How slow would you age on a double gravity planet?

Gravity of the planet A is 10 units. If you are taken from planet A to planet B where gravity is double that of A, i.e. 20 units. How slowly would you age as compared to being on planet A, and how?

  • $\begingroup$ BTW, gravitational time dilation on a planet is quite small. Eg, the difference in the time rate between the Earth's surface and its centre is $\approx 3.48×10^{-10}$, so over a century a clock at the centre of the Earth would be slow by ~1.1 seconds compared to a clock on the surface. $\endgroup$
    – PM 2Ring
    Aug 8, 2021 at 0:03

2 Answers 2


A simple way to calculate the gravitational time dilation on the surface of a planet comes by assuming that

  • the planet is spherically symmetric
  • other sources of gravitational potential (a star, a moon) are negligible on the surface of the planet

In that case, the time experienced by the person on planet 1 is related to the time experienced by the person on planet 2 by

$${\Delta \tau_1 \over \Delta \tau_2} = \frac{\sqrt{1-\frac{2GM_1}{c^2R_1}}}{\sqrt{1-\frac{2GM_2}{c^2R_2}}}$$

On a planet, the factor ${2GM \over c^2R}$ is usually very small, so the formula can be approximated to

$${\Delta \tau_1 \over \Delta \tau_2} = (1-\frac{GM_1}{c^2R_1})(1+\frac{GM_2}{c^2R_2})$$

This is valid if the two planets are still with respect to each other. If they are moving at a substantial speed also SR time dilation should be considered. In any case, the effect is really small.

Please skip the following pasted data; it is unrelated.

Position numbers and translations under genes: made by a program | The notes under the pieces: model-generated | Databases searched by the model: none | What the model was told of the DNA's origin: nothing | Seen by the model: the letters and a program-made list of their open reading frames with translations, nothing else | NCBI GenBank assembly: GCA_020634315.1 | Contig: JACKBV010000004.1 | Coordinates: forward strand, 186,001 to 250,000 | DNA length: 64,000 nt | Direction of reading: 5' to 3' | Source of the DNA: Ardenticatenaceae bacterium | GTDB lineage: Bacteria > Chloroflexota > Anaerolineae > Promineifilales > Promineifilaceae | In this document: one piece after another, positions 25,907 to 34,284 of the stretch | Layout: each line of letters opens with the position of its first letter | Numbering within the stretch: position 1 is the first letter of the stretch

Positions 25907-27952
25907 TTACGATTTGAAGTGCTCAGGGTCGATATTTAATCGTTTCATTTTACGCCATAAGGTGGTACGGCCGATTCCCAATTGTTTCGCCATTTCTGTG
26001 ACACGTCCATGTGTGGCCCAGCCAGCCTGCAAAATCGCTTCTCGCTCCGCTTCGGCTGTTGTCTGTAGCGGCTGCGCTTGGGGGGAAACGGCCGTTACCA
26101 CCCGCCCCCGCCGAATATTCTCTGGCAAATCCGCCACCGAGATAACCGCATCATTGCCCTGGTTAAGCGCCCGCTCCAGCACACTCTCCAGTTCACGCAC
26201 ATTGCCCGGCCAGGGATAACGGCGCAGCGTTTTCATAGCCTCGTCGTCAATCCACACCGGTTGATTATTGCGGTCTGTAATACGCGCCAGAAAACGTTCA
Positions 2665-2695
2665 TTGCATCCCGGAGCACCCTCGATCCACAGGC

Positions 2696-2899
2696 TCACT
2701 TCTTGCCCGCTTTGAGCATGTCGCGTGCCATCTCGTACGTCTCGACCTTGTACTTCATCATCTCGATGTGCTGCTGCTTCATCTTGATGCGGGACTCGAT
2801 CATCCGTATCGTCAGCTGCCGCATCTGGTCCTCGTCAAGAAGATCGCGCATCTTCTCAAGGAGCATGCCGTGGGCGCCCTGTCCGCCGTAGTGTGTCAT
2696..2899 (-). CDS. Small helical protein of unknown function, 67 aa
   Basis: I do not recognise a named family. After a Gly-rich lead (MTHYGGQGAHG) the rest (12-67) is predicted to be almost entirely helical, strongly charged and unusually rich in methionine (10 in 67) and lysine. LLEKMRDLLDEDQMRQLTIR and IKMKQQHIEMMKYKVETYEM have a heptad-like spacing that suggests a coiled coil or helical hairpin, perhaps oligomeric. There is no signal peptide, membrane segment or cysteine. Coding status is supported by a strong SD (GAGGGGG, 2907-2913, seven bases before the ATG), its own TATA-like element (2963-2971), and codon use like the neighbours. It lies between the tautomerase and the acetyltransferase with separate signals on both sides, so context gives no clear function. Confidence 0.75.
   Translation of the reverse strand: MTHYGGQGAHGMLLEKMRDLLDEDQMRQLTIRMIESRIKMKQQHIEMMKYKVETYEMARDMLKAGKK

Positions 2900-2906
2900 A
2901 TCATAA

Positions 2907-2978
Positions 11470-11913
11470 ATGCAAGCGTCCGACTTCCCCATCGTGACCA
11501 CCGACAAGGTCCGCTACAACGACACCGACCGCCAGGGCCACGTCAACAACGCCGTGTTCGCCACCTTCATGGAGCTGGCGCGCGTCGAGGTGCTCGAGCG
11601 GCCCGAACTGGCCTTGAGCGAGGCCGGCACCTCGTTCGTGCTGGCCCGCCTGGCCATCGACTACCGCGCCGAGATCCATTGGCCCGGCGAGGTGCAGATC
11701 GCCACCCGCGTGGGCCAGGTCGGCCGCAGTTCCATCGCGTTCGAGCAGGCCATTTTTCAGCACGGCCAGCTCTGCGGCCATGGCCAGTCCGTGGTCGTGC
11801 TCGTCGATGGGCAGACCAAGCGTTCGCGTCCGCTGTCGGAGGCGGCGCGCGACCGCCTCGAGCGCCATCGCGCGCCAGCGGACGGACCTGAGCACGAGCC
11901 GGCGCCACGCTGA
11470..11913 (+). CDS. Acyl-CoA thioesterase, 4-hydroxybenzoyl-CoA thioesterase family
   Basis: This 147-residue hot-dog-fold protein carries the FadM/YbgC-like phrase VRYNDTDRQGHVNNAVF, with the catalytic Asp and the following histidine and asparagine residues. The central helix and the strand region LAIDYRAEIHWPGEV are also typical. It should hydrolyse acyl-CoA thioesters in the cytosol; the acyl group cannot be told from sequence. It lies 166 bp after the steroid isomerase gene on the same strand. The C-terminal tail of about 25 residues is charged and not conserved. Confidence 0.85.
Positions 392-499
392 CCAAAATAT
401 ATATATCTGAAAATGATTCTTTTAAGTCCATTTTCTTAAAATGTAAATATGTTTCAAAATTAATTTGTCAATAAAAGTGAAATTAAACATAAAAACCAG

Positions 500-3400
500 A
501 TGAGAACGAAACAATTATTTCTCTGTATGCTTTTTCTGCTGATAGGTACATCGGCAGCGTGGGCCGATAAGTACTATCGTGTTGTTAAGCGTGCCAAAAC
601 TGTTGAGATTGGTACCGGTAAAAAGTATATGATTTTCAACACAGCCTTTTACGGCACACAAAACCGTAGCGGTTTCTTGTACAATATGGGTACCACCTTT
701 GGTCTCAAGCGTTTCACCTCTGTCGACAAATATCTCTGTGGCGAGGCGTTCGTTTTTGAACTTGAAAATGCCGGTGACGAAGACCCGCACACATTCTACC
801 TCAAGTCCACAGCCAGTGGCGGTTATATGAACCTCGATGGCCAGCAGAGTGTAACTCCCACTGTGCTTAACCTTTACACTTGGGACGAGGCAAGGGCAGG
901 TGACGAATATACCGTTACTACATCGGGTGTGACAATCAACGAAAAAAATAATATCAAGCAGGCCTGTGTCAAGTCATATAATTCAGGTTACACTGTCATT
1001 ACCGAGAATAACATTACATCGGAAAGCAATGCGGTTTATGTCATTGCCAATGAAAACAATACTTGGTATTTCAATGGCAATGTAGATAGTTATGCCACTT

• 1
    $\begingroup$ Just to extend this a little, if the density of the planets is the same, then surface acceleration is proportional to R, (and mass is proportional to R^3). Thus if the second planet has double the gravity, it would have double the radius, and eight times the mass. Plugging in the values for Earth mass and radius gives a ratio of 1.00000000209 times slower on the planet with more gravity. $\endgroup$
    – James K
    Aug 8, 2021 at 19:38

Gravitational time dilation depends on the gravitational potential, not the gravitational acceleration. It can't depend on the gravitational acceleration, because by the equivalence principle that can have any value you like, including zero for a free-falling observer.


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